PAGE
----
Like James, I’m hitting the road today for my cross-country trek to San Francisco for our Mobilize event. One of the most exciting aspects of this week is the opportunity for me to meet and chat with visionaries in the mobile space. As part of our event, I’ll get to introduce Ted Morgan, the founder and CEO of Skyhook Wireless. Ted will be one of several panelists for a discussion on location based systems. As the leader of a company that provides a unique, hybrid XPS location solution using Wi-Fi, GPS and cell-tower triangulation, I expect Ted will have plenty of great insights on the topic.
Before hitting the road, I had the chance to ask Ted a few questions on this hot space. Below is the transcript of Ted’s answers to my questions.
Kevin Tofel: Clearly, Skyhook Wireless is a leader in the LBS space due to its unique XPS. When did Skyhook Wireless figure out that location based systems would be the “next big thing?”
Ted Morgan: When we started Skyhook 6 years ago we felt very strongly that location was going to be a critical element of communications. Clearly a lot had to happen infrastructure-wise for the industry to be in a position to start taking advantage of location, but we felt the market was ultimately headed that way. With the introduction of smartphones and the new app stores, we are finally getting a chance for developers to deploy interesting location apps/services. And the early results of consumer interest/demand for the thousands of location based apps now available are fantastic proof points of our initial vision.
Kevin: Now that some browsers are adding geolocation solutions, what does that mean to Skyhook Wireless? It certainly validates the space, but is it complementary, competitive or something else?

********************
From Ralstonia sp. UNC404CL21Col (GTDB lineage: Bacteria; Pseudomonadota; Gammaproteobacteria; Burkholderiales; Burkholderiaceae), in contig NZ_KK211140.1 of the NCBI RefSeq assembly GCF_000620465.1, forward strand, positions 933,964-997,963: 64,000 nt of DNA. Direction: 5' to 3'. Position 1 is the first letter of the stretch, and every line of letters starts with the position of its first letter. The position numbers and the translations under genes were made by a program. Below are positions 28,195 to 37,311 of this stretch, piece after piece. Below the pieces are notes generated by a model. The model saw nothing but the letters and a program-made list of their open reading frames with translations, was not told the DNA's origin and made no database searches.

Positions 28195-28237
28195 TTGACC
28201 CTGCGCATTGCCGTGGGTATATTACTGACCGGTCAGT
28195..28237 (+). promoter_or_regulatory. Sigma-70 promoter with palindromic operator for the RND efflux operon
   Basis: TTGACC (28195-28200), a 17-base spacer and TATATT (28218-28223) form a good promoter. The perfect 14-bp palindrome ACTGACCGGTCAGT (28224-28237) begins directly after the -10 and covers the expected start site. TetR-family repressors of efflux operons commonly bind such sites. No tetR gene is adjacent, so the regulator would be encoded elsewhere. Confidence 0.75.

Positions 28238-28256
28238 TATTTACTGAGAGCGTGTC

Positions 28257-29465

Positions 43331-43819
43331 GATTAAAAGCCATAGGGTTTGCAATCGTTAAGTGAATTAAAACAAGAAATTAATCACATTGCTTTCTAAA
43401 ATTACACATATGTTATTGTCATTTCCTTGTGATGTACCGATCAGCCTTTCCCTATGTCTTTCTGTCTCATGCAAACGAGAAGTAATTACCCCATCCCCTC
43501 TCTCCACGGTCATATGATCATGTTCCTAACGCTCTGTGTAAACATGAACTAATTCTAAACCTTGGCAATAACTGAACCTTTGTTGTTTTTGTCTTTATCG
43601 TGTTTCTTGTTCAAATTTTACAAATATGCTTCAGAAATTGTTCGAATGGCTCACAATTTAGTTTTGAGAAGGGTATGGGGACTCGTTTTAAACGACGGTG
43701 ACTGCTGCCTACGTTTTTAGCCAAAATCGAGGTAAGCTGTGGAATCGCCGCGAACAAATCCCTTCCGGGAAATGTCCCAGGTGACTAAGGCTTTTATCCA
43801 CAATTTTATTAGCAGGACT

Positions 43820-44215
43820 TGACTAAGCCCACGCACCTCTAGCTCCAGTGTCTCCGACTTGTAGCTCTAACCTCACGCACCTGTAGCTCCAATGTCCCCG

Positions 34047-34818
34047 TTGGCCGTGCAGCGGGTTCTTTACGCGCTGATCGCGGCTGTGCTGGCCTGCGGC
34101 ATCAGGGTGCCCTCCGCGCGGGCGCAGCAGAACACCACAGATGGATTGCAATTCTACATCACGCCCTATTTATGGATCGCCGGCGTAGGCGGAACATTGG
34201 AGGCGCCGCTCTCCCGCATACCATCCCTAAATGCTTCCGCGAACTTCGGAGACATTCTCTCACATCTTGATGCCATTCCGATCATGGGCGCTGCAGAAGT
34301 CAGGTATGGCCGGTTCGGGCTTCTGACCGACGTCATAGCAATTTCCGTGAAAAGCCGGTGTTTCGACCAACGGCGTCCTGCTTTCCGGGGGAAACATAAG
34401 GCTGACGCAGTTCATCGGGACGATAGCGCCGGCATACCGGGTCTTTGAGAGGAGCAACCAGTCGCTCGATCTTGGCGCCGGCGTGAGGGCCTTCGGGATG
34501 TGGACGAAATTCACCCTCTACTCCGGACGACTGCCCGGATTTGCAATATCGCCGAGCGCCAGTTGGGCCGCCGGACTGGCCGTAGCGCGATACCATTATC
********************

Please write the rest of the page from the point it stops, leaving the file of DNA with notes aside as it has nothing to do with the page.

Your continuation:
Morgan: One of the principles we have had from the beginning of Skyhook was that location was not going to be limited to mobile devices like phones but would also play a big role in desktop/laptop devices and that local web browsing was going to be a core usage. We launched Loki in early 2006 as the first location enabled toolbar to bring location to every web site. We felt so strongly in the eventual usage of location within browsers that we spearheaded the industry standard for geolocation in browsers which was eventually taken over by the W3C. Support for that standard is now on the roadmaps for every single major web browser in the market. Some are using Skyhook (Safari, Opera), others are using alternative location services. Either way, the standard will help drive location enables web content and services which will dramatically expand the market for location. One of the most exciting times are Skyhook was when Google added a location button to their home search page for iPhone users. This was a capability we demo’d to Google 5 years ago and to see it finally come to fruition was a big step.
Kevin: Would you say that some mobile platforms are better suited to using the Skyhook Wireless solutions are the developer tools generally equal across the board?
Morgan: Which platforms are better? For Skyhook, any device that has Wi-Fi can be turned into a location aware device by adding our location software engine. But we spend a great deal of time with app developers and they clearly show a preference for the newer smartphone platforms like the iPhone, Android, Blackberry and Palm. Those platforms provide them much better flexibility, more open APIs, location and an overall better user experience. The iPhone dominates developer thinking right now but we expect developers to spread out to those other 3 platforms throughout this year as their app stores mature. Platforms like Symbian and Windows Mobile get very little developer attention and carrier driven platforms like BREW are rarely mentioned. We track all these deployments among location based app developers and distribute those reports quarterly.
Kevin: Are we just getting started LBS from a consumer standpoint? What kinds of location services are you expecting to see in the near future and longer term?
Morgan: We are very much in the early innings of location based services. The starting point was delayed for years by the control the carriers had on the market. But the new smartphone market breaks that logjam spurring an explosion of innovation that had been pent up for years. Granted these are all first generation ideas, but these developers are learning very quickly and consumers are showing a tremendous appetite to try out new ideas and to pay as well. Going forward innovations such as augmented reality and location based advertising will begin to become more commonplace. And the big area to monitor is social networking as twitter and facebook start incorporating location into their services.